Good news from the Brazilian PTO: update on the project to fight the patent examination backlog

After years debating how to manage the patent examination backlog in Brazil – at one point, the direct grant of almost every patent application standing in the backlog queue was considered – the Brazilian PTO (INPI) has finally taken action to deal with the problem, and in a very reasonable way.

The so-called “Project to Fight Patent Examination Backlog” created in mid 2019, and which began with the publication of two new Preliminary Official Actions with simplified content, has already shown results. The programme is expected to last for 2 years and solve 80% of the queue of pending patent applications. Such a goal can actually come true!

The simplified content of the Official Actions refers to either the citation of prior-art documents found in the searches performed by patent offices from other countries, when available; or when not available, the citation of prior-art documents found in the searches performed by the Brazilian PTO itself. Both of the Official Actions being issued without technical analysis or commentaries by the Examiner at this point.

Backlog reduced by almost 20% 

According to the most recent update on the programme, there has already been a reduction of almost 19% of the backlog queue – representing about 28.4k applications – within about 6 months of the project. Among these, about 5,000 have already been decided.

Although still being counted as being within the backlog queue, there are about 43.7k applications already in technical examination due to the mentioned measures.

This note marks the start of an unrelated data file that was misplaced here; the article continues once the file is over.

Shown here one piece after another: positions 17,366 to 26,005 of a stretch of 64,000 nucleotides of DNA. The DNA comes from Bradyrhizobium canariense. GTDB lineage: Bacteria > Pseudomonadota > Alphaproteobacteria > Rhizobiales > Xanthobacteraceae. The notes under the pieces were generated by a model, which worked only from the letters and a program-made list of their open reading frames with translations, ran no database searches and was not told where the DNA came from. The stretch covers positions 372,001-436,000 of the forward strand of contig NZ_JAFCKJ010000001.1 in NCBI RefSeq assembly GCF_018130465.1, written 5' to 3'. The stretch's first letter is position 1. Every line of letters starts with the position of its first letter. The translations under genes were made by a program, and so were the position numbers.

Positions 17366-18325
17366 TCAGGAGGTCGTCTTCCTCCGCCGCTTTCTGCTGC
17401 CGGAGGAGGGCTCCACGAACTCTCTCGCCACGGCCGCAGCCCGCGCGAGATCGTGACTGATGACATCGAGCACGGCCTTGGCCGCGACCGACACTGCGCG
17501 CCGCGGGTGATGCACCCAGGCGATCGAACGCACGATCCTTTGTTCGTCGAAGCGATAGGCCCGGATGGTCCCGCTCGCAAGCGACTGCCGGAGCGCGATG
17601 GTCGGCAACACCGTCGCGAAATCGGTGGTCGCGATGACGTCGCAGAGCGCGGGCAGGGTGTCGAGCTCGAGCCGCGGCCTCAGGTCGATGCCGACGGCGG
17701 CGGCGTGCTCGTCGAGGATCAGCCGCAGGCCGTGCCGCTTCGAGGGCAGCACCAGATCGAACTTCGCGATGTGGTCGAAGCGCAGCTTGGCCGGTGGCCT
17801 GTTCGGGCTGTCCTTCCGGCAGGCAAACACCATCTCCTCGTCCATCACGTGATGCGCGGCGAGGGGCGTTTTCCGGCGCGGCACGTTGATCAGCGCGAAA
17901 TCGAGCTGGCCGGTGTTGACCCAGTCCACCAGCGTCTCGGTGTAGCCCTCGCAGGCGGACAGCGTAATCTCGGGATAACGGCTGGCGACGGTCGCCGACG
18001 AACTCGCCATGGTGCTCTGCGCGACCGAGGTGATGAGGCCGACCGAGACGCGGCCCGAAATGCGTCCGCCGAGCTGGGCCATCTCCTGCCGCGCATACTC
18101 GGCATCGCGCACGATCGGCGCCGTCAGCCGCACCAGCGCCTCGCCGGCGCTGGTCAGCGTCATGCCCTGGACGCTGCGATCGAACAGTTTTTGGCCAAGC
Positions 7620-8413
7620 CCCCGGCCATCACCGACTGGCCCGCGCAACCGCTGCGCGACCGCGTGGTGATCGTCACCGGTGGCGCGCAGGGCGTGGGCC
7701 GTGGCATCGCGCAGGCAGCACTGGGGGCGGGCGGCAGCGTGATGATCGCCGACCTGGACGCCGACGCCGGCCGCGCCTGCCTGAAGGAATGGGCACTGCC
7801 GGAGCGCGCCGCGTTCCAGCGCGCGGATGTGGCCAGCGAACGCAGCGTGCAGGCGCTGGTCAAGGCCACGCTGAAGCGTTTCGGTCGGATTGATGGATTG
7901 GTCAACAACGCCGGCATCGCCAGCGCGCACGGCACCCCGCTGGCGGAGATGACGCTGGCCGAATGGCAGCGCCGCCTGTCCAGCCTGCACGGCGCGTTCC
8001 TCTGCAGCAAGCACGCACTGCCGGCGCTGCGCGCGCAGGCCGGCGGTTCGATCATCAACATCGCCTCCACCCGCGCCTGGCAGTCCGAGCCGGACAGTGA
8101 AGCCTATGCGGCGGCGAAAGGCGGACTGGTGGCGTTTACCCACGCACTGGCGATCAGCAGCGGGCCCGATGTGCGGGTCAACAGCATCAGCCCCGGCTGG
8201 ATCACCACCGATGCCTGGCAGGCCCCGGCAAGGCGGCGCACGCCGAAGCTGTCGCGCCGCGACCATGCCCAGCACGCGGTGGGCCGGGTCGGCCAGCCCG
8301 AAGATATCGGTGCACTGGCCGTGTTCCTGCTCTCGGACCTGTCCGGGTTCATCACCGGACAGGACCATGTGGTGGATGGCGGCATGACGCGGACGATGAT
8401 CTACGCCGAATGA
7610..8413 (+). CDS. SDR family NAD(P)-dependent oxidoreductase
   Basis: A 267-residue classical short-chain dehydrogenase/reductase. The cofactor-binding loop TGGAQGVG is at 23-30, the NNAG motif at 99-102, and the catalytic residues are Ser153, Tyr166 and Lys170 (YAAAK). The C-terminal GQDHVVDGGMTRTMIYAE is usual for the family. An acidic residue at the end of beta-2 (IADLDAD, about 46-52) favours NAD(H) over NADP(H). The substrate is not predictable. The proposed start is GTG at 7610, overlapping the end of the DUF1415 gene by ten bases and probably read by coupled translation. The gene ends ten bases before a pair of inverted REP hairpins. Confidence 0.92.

Please refer to the chart below, representing the situation on February 4, 2020, for more details.

Source: adapted from the Brazilian PTO’s website: www.inpi.gov.br/menu-servicos/patente/plano-de-combate-ao-backlog

How to speed up your application

It is worth pointing out that, although the Applicants have a general tendency of responding to the Preliminary Official Action by simply conforming the set of claims according to the one granted in a corresponding country, there are pitfalls that the Applicant should avoid to actually take advantage of the simplified content and get a faster examination and grant. Thus, the Preliminary Official Action should be considered as an important opportunity for the case.

This means that the best way to respond to these Official Actions is not only to present an amended set of claims, if that is required, but to present arguments favourable to the patentability of the invention in view of the cited prior art.

It is important to check if the set of claims as granted elsewhere is also in agreement with the Brazilian PTO’s rules. This is because some understandings in Brazil may be different in comparison with other countries, in that the set of claims as granted in Europe or in the US may still not be in conformity with Brazilian IP Law.

Following the response, the examination will proceed and in case the response is considered as unsatisfactory by the INPI, the Rejection may be directly issued.